“That could be unleashed spending into the economy once there’s a vaccine,” Yun said.
Foreclosures likely won’t have a sizable impact on the market because “the job market is not back to normal,” Yun said. So when pandemic-related foreclosure moratoriums and mortgage forbearance programs come to an end, that could lead to a spike in foreclosures, Yun noted.
“That will be terrible for families losing their homes … but from a marketplace point of view, it will be completely unlike the subprime bust” more than a decade ago, Yun said. Back then, there was a 10-month supply of housing inventory compared to this market, which is under a 3-month supply.
“We are lacking inventory,” he said. “Any foreclosure increases will likely be quickly absorbed by the market. It will not lead to any price declines.”
Indeed, most homeowners have continued to gain equity in the pandemic. For example, the typical buyer who purchased their home in 2011 has accumulated about $120,000 in housing wealth today. Those who purchased in 2016 have about $60,000 in housing wealth.
Housing shortages will persist. “The challenge going forward is we don’t have enough supply,” Yun said. A balanced housing market is considered to be at a five-to-six-month supply, far from the current market’s under-three-month supply. “There are not enough homes for sale, and that means multiple offers and prices that are rising too fast. It also could limit some renters from becoming owners.”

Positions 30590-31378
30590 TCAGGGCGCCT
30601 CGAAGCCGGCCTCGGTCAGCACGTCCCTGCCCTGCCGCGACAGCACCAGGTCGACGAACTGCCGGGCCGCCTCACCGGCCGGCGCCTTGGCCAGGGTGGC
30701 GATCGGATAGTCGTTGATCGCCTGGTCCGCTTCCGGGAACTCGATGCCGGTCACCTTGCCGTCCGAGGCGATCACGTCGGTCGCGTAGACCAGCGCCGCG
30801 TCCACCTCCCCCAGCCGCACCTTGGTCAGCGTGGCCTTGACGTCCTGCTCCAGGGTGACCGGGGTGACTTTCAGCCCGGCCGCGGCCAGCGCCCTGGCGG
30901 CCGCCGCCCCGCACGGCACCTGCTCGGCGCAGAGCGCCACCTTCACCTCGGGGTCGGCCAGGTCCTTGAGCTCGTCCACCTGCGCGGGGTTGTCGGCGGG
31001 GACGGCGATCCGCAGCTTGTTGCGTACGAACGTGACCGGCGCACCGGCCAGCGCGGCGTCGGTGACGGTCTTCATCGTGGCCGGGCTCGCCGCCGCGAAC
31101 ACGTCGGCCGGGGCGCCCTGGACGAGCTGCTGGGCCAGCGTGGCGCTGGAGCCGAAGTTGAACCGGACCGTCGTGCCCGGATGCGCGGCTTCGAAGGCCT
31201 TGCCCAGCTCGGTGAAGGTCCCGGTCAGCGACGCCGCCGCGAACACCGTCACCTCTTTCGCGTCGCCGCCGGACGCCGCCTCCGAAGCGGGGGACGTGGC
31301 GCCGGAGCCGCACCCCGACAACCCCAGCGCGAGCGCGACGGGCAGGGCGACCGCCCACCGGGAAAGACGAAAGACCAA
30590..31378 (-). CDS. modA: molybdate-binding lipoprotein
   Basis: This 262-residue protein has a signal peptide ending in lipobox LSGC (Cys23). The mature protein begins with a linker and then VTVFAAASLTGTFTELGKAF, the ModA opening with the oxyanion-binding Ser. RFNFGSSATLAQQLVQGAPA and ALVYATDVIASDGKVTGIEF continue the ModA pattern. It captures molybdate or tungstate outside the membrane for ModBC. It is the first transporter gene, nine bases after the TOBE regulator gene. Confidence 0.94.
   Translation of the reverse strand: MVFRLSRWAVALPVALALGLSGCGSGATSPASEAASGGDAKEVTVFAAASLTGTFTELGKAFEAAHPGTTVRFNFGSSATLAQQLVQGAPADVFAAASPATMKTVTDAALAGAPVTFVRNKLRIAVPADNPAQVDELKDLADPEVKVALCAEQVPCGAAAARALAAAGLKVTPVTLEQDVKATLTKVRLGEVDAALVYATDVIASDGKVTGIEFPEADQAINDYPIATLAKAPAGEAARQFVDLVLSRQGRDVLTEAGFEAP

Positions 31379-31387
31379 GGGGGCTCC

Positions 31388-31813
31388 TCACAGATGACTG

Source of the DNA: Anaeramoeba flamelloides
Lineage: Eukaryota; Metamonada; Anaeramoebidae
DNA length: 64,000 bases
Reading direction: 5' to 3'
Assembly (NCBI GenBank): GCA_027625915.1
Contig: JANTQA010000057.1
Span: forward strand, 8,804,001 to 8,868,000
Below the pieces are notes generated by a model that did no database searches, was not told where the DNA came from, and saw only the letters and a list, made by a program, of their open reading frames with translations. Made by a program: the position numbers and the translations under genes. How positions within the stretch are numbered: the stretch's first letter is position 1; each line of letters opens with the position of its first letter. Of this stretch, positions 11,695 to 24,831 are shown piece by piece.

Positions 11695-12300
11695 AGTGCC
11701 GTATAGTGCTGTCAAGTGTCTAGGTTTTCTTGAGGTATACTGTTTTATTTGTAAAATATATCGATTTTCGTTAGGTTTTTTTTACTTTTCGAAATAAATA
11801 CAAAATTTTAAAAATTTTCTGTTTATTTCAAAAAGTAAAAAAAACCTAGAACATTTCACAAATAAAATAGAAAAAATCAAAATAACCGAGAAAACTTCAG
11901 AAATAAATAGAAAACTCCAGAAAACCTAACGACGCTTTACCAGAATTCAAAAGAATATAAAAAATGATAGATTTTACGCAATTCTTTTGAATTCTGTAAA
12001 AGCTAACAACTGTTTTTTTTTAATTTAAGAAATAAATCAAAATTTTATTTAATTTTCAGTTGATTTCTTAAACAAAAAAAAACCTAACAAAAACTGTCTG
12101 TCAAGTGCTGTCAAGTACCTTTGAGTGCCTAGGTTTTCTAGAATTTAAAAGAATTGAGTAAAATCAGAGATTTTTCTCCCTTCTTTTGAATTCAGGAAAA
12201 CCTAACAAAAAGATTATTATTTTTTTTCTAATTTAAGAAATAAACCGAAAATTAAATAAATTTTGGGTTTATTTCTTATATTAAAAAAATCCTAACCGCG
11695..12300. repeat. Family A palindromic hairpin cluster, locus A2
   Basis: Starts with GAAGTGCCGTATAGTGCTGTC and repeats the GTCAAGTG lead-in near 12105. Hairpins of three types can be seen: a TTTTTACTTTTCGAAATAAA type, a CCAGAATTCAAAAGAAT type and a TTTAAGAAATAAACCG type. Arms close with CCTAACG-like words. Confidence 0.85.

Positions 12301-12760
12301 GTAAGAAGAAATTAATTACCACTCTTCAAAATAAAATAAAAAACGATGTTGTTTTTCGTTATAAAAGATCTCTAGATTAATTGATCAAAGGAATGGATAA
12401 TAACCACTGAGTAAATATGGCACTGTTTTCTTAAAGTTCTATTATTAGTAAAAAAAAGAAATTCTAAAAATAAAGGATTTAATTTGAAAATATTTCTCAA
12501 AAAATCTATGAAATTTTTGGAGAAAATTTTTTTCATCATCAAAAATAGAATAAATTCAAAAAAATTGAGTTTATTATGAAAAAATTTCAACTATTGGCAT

Newly constructed homes also have low inventories. Builders have been hit by labor and lot shortages, and rising lumber costs that limit production.
Yun sees work-from-home trends drive housing preferences, with more Americans rethinking where they call home. About half of Americans who used to work in an office are still working from home, which sparked widespread office vacancies in many cities, Yun said. Several tech companies have even announced a permanent transition to working from home for its employees. That could mean the latest move-to-the-suburbs trend could continue after the pandemic too, Yun said.
“‘Work from home’ can also now mean ‘work from vacation home,’” Yun added, noting a rise in home sales in vacation and resort areas since the pandemic. “If you don’t have to commute every day, you might not mind living farther out.”
A recent NAR survey showed that 47% of Realtors said their clients are interested in moving to the suburbs or a subdivision, and 39% are interested in relocating to a rural area. However, only 14% are interested in moving to an urban area or central city. Many homebuyers also want larger homes, sometimes to accommodate multiple generations, according to NAR’s 2020 Profile of Home Buyers and Sellers. Yun predicts the move to smaller cities and suburbs will continue beyond the pandemic due to a lasting work-from-home trend.
Source: National Association of Realtors® (NAR)